A friend once said, “You know a good song when you can play it on an acoustic guitar around a bon fire and it still sounds good.” I subscribe to that idea and would expand it to say that a good song can survive new arrangements in new styles as well. The folks over at Post Modern Jukebox are regularly doing this with popular songs. I’m not the first to find PMJ (as the kids call them), they’ve been posting great versions of pop tunes for years and they appear regularly in pop culture and geek blogs. In fact they are going on tour! I’m not getting paid to bring that up, I just like in supporting cool creative things.

Back to the song…

Permission to Land was my favorite album of 2003… and 2004… and most of 2005 and ’06. It’s a solid, fun, driven rock album and was the perfect anthem for my late 20’s. “I Believe in a Thing Called Love” is a song I still love to listen too even though I’ve heard it thousands of times. The New Orleans version below gives it a different kind of energy that still fits the spirit of the song and it never hurts to have a strong female voice driving a song.


And here’s the original:


What are some of your favorite tunes? Pop some links in the comments.

See you next time!

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May 1, 2015 · 8:00 am

Video Friday – The History of Piracy




It is the bane of the modern entertainment industry.

It has completely changed the paradigm of the music industry and altered the business of television and film distribution in ways that have yet to be realized.

For many consumers, media piracy is thought of as a new thing. Something that the industry has to cope with in a world full of modern marvels that allow for quick duplication and distribution. But that isn’t actually true. Piracy is something that is as old as the entertainment industry and CineFix has done a great job explaining it in their latest Film School’D video.

Another lesson from this video? Edison really was a prick. An industrious prick, but a prick.

How do you feel about piracy? what do you think the industry can do to combat it? Let me know in the comments.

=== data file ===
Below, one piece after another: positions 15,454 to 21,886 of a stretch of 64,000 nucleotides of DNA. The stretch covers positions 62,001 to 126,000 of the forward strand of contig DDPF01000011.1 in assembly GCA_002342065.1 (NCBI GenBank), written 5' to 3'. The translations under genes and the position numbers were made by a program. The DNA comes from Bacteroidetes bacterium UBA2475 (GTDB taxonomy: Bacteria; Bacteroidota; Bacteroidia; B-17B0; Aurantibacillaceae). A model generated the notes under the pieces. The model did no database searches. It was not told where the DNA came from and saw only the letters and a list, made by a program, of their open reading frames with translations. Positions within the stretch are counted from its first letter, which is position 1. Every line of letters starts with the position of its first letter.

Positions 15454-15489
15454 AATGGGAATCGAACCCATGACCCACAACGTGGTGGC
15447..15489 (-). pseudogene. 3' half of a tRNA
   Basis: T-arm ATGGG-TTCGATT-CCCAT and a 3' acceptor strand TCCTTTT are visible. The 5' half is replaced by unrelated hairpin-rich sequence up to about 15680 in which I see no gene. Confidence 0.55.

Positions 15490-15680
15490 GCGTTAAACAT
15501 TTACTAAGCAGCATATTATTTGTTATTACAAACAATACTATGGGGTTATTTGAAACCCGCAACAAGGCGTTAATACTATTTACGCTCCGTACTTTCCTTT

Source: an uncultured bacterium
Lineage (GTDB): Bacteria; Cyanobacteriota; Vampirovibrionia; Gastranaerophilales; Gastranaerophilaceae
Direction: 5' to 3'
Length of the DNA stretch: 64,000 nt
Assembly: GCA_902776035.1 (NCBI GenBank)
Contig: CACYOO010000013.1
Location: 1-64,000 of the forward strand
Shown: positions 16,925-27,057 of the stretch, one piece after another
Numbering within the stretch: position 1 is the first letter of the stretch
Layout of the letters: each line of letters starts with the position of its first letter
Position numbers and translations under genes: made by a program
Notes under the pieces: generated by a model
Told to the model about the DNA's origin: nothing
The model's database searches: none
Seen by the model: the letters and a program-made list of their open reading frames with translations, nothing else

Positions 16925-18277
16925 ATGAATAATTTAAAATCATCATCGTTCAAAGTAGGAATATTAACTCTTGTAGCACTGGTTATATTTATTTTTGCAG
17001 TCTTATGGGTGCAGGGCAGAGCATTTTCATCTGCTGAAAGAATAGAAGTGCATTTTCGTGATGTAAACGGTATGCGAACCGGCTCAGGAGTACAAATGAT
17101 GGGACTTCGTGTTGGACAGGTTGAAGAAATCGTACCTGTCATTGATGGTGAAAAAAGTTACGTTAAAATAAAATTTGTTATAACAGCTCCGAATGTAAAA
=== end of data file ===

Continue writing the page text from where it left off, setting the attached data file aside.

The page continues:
See you next time.

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March 6, 2015 · 8:00 am

It’s Funny What Strikes a Chord…


I have been doing a lot of website building and refining these last three weeks as part of my new year commitment, and things have been going well. When all the sites are completed and ready you can bet that I’ll push them like crazy.

First one’s free:

As I’ve been refining I noticed some glitches in my RSS feed and had to go back to my old Blogger page to check some of the old posts. Imagine my surprise when I saw that, even months after having changed sites with the exact same URL, there were thousands of hits on the old version of the blog! Thousands!! I was shocked. There hadn’t been a new post since August, but that didn’t seem to matter.

Out of curiosity I decided to look and see what the most popular post of all time was and it turns out to be my examination of the Macklemore song “Thriftshop.” So since it’s Friday and it’s an appropriate party night I thought it might be nice to revisit that post:

Hey Macklemore, can we go thrift shopping?

I think this still holds water, even if I would write things a bit differently now. What do you think?

See you next time.

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Filed under music, music video, social commentary, Uncategorized, video, YouTube

Fun Video Friday! Weird Al is “Handy”

So Iggy Azalea’s “Fancy” feat. Charlie XCX is arguably the song of the summer for 2014 but I would argue that Weird Al should actually take the title. Here is his parody as well as the original, for comparison.

Have a great weekend!

See you next time!

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Filed under fun video friday, Iggy Azalea, music, music video, parody, videos, Weird Al, YouTube

Fun Video Friday! How to Write a Hip Hop Song in 30 Seconds with Jordan

I was worried that I wouldn’t find a video to post today. This week I didn’t see a whole lot that I thought was worth sharing…

…until this morning!

Presenting 5 year old Jordan who has got skilz!

You can see more of his stuff HERE.

See you next time!

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Filed under creativity, fun video friday, funny, kids, music, music video, video, YouTube

New Years Eve Post – Music Stuff I Saw on NPR

I am a big music lover and when I was doing my morning scan of the internet the Facebook post from NPR music caught my attention. They linked to a video that is a video/audio mash-up of 68 of the top hits from 2013. It’s quite catchy!

The creator has been doing this since 2010 and those are pretty cool too. Check out his other videos HERE.

I hope you all have a wonderful, safe night tonight! We’ll see you in 2014!

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Filed under holidays, music, music video, new year, NPR, YouTube

Speaking of Music, Here’s A Story About A Dace Party.


So I talk about music today and then posts a story on about a story on all about a couple of guys who bring a dance party to cities around Canada and the U.S. Kickstarter called it “…the best thing you’ll read on the Internet today”  I’m not sure about that, but it’s a good article about a fun thing.